2 Arkansas Chemistry Professors Face Charges of Making Meth

It sounds like something from the award-winning former A.M.C. series “Breaking Bad”: The authorities charged two chemistry professors in Arkansas on Friday in connection with the production of methamphetamine.

The instructors, Terry D. Bateman, 45, and Bradley A. Rowland, 40, were charged with manufacturing methamphetamine and using drug paraphernalia, the Clark County Sheriff’s Department said. Meth is a highly addictive drug that can be manufactured illegally with chemicals, according to the Centers for Disease Control and Prevention.

Mr. Bateman and Mr. Rowland are associate professors of chemistry at Henderson State University, a liberal arts school of about 3,500 students in Arkadelphia, about 70 miles southwest of Little Rock.

The professors went on administrative leave as of Oct. 11, Tina V. Hall, a university associate vice president of marketing and communications, said on Sunday.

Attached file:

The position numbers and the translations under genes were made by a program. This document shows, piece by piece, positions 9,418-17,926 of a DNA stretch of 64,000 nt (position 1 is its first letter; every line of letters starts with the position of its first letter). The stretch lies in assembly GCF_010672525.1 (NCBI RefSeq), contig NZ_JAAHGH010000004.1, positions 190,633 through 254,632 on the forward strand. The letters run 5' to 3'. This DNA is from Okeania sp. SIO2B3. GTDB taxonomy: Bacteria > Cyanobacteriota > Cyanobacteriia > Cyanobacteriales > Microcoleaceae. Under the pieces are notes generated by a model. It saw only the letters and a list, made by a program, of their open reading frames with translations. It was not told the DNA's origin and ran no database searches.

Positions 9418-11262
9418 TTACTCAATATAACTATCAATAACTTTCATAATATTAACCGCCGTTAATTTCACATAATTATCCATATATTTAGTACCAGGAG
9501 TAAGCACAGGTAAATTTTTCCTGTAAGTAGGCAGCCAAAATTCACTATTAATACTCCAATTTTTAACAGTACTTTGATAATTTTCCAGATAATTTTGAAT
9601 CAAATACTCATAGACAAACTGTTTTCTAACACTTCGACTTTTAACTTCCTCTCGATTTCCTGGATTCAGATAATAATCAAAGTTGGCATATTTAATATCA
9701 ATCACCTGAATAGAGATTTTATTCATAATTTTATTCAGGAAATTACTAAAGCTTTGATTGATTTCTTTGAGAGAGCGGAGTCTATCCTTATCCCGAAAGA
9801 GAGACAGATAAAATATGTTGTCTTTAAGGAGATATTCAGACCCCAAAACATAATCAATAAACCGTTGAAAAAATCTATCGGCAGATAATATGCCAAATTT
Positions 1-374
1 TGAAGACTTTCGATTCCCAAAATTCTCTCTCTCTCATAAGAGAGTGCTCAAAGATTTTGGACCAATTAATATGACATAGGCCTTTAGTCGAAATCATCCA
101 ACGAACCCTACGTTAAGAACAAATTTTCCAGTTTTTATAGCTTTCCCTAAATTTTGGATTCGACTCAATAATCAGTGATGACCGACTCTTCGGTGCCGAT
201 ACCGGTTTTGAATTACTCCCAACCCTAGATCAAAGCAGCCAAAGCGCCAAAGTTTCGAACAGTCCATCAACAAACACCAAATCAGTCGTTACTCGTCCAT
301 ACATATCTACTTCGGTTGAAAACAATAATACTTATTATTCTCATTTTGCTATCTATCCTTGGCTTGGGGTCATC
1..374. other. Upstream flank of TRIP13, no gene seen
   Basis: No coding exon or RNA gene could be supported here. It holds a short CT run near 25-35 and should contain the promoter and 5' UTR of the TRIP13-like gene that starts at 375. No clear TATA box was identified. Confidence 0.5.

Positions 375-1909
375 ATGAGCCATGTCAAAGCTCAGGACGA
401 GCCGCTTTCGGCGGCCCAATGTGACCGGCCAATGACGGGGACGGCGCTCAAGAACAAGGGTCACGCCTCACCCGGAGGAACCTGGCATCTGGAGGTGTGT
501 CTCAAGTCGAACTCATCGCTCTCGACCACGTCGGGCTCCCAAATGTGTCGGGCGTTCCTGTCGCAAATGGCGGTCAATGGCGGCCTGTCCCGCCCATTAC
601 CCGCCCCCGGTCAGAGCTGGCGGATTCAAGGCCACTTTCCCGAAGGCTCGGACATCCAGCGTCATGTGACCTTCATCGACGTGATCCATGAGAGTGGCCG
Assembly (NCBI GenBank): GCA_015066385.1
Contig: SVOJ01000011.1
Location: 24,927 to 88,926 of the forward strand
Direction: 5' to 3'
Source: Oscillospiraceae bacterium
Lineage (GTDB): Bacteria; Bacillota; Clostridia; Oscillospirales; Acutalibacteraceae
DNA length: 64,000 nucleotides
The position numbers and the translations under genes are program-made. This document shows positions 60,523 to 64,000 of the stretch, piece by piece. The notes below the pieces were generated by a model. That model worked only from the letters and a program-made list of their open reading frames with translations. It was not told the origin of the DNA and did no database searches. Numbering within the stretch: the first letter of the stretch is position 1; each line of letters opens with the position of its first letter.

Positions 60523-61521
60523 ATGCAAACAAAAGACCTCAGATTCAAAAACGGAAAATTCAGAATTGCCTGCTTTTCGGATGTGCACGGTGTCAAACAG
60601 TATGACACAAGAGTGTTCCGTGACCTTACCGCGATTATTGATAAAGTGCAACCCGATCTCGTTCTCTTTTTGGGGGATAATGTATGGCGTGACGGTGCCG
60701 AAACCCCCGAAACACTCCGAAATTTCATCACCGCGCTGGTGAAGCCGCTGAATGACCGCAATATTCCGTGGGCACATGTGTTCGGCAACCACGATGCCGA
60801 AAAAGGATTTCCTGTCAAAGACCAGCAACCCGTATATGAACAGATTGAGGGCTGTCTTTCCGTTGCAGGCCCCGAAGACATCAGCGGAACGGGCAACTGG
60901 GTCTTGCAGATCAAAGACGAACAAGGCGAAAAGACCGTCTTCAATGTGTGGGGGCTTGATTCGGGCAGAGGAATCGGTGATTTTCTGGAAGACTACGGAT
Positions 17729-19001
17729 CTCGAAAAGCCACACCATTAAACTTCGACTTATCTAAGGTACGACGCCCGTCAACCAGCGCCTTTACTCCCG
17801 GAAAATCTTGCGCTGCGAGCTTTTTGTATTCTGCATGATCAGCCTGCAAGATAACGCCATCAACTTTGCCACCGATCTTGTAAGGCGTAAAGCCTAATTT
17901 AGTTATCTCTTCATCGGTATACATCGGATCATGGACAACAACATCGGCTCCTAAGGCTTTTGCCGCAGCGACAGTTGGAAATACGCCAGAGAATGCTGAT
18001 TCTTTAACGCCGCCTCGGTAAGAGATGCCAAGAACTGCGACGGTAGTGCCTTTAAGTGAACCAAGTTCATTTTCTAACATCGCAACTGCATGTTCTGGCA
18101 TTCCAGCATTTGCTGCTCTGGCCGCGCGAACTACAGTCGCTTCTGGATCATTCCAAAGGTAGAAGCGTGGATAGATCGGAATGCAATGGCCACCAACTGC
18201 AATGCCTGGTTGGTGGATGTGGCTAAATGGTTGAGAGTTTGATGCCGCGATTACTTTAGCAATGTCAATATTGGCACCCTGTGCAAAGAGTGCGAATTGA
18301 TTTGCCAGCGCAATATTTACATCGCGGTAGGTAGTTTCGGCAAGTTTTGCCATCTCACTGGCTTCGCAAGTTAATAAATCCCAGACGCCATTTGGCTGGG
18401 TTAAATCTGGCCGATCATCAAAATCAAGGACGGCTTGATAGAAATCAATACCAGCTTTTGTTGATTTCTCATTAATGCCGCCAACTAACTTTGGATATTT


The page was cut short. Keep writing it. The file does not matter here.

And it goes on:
Ms. Hall said that the school’s Reynolds Science Center had been closed on Oct. 8 because of “a report of an undetermined chemical odor.” Testing revealed an elevated presence of benzyl chloride in a lab, she said.

Benzyl chloride is used to produce certain dyes and pharmaceutical products, according to the United States Environmental Protection Agency. Short-term effects from inhaling it include irritation of the skin, eyes and upper respiratory tract.

“Benzyl chloride is an inexpensive and versatile chemical that is used to make many other useful drugs and molecules,” Eric E. Simanek, a professor of chemistry at Texas Christian University in Fort Worth, said on Sunday.

Stephen J. Madison, who is on the chemistry faculty at Quinnipiac University in Hamden, Conn., said that benzyl chloride could be used to help make methamphetamine.

Henderson State University’s on-call environmental services company conducted remediation work in the building, which reopened on Oct. 29, Ms. Hall said.

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